I'm still reeling from the news of Diana Wynne Jones's death back in March. It's a powerful relationship we readers have to our favorite writers, through their books. Even though I've never met her, I've been reading her books since I picked up a library copy of Dogsbody when I was ten or eleven years old, and they have never failed to enlighten, entertain, surprise, and stretch my mind in some interesting directions.
I haven't read Power of Three in so long that, happily, it was like getting to read a new book. I must have read it back in the 70s, because there was a sense of familiarity to some of the elements, but mainly, it was like reading it fresh from the start. And what a delightful reread it was.
The book is layers wrapped in layers, and there is periodically an unwrapping of one of the layers that comes with a revelation, and each revelation takes the book to a new level. We start with the story of the curse that sets the entire chain of events in motion. Then the story moves to the present, and we see how that curse has affected the characters introduced in the initial story, with a particular focus on the children of Adara, who is featured in the first section. She has three children, two of whom have special abilities or Gifts, and one, Gair, who thinks he's ordinary (but of course the reader knows better!). Gair and his siblings are one of three races that exist in their world. The other two are Giants, who have amazing magical machines, and the Dorig, who can change shapes effortlessly. These races fear and distrust each other intensely, particularly Gair's people and the Dorig, and there are often violent incidents among them.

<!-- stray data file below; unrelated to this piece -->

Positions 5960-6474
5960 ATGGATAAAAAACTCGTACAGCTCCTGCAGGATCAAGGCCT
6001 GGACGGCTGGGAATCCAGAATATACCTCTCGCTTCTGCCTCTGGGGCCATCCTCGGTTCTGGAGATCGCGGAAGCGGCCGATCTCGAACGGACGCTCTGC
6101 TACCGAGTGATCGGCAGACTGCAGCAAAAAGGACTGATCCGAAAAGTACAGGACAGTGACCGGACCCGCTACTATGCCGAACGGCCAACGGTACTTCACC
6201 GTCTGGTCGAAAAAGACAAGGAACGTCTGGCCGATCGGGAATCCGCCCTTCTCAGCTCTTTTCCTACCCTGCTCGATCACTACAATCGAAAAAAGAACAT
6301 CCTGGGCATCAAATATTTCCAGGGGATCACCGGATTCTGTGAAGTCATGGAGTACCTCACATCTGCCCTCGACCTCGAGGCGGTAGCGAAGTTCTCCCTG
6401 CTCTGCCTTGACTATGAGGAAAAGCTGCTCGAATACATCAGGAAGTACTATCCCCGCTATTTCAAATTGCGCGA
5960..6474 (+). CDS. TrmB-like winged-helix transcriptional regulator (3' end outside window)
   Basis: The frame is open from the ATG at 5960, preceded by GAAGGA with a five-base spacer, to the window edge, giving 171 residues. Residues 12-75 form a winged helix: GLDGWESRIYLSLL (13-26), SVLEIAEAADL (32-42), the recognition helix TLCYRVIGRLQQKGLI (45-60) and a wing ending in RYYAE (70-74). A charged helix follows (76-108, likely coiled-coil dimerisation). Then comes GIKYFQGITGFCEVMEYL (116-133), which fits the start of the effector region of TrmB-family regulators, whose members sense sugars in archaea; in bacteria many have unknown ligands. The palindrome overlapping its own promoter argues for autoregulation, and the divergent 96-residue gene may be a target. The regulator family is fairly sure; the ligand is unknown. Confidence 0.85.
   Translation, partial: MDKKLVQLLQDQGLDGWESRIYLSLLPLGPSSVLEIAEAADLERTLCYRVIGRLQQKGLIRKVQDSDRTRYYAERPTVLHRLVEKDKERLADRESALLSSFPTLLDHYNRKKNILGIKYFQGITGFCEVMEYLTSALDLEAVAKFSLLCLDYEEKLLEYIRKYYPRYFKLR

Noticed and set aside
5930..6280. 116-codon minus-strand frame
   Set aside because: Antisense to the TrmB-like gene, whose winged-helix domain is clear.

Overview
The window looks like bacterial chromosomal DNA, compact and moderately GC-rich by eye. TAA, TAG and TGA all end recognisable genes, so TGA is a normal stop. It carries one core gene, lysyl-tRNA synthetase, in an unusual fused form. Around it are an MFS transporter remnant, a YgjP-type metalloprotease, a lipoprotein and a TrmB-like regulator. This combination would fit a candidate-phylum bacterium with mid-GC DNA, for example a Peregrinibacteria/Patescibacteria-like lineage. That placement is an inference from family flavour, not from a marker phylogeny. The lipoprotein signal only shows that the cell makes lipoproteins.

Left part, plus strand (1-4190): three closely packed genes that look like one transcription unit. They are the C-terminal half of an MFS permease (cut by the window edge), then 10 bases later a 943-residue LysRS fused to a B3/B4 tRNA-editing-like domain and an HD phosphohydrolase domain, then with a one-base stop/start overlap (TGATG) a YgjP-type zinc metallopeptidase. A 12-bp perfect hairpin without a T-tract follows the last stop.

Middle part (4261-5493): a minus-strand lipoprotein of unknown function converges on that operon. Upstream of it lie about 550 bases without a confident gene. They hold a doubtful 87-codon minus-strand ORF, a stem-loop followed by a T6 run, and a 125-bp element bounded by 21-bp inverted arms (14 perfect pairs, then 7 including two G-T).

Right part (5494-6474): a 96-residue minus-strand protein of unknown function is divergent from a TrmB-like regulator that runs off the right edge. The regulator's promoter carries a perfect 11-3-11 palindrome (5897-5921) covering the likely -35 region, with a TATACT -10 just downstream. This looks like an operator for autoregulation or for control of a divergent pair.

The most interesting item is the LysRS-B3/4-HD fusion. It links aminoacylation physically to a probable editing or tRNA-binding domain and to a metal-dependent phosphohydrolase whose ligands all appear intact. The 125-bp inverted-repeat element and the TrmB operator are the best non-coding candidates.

The effects of the curse involve an upheaval in the lives of Gair and his brother and sister, which sends them out into the world, where they confront Giants as well as Dorig, with results that are surprising and astonishing. The story took a little while to get going because the setup is crucial, but once it gained momentum I could not put it down. I hesitate to say much more, because as with all of Diana Wynne Jones's books, they are best read with few preconceptions, and this one in particular is especially twisty and turny and surprising. I prefer the above cover to the one below, which was on my library copy, because I think it coveys the atmosphere of the novel much more effectively. This is a standalone book, so it's a great one to start with if you haven't read her books before. Highly recommended!
Reviews of other books by DWJ:
Dark Lord of Derkholm
House of Many Ways
The Merlin Conspiracy
The Pinhoe Egg
Year of the Griffin
Power of Three by Diana Wynne Jones (HarperCollins, 1976)
Also reviewed at:
Birdbrain(ed) Book Blog: "It’s lovely and it’s got funny bits in it (and some drama/tragedy) and adventure and action and broody heroes and strong females and it’s WONDERFUL."
Jenny's Books: "...one of the very few books by Diana Wynne Jones that I truly loved the first time I read it."